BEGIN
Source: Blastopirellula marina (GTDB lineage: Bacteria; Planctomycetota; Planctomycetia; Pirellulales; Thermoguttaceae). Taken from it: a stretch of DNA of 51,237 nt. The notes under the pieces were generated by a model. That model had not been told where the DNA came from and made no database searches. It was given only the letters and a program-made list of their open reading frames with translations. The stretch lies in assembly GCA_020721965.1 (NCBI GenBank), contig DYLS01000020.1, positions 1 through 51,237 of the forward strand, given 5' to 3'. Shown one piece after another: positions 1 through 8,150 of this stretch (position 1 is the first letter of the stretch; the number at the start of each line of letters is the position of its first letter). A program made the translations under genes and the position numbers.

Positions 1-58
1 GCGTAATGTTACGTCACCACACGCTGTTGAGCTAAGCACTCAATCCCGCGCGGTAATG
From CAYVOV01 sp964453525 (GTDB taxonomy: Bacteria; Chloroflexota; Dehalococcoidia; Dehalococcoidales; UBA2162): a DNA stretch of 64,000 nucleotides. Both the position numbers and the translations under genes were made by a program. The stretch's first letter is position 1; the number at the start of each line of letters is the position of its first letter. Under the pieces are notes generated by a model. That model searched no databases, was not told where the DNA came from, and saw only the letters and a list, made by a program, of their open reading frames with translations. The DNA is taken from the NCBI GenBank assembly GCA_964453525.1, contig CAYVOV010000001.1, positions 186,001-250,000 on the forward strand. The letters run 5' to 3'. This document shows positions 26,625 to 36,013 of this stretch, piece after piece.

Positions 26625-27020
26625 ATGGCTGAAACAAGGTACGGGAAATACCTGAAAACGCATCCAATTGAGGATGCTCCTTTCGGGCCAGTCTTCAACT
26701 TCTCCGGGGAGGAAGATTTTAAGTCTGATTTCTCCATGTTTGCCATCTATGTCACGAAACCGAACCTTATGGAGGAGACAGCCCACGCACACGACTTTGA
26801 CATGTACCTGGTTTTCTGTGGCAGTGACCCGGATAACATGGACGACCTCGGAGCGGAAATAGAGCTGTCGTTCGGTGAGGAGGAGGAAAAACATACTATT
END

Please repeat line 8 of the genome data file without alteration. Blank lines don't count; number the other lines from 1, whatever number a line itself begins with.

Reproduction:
26801 CATGTACCTGGTTTTCTGTGGCAGTGACCCGGATAACATGGACGACCTCGGAGCGGAAATAGAGCTGTCGTTCGGTGAGGAGGAGGAAAAACATACTATT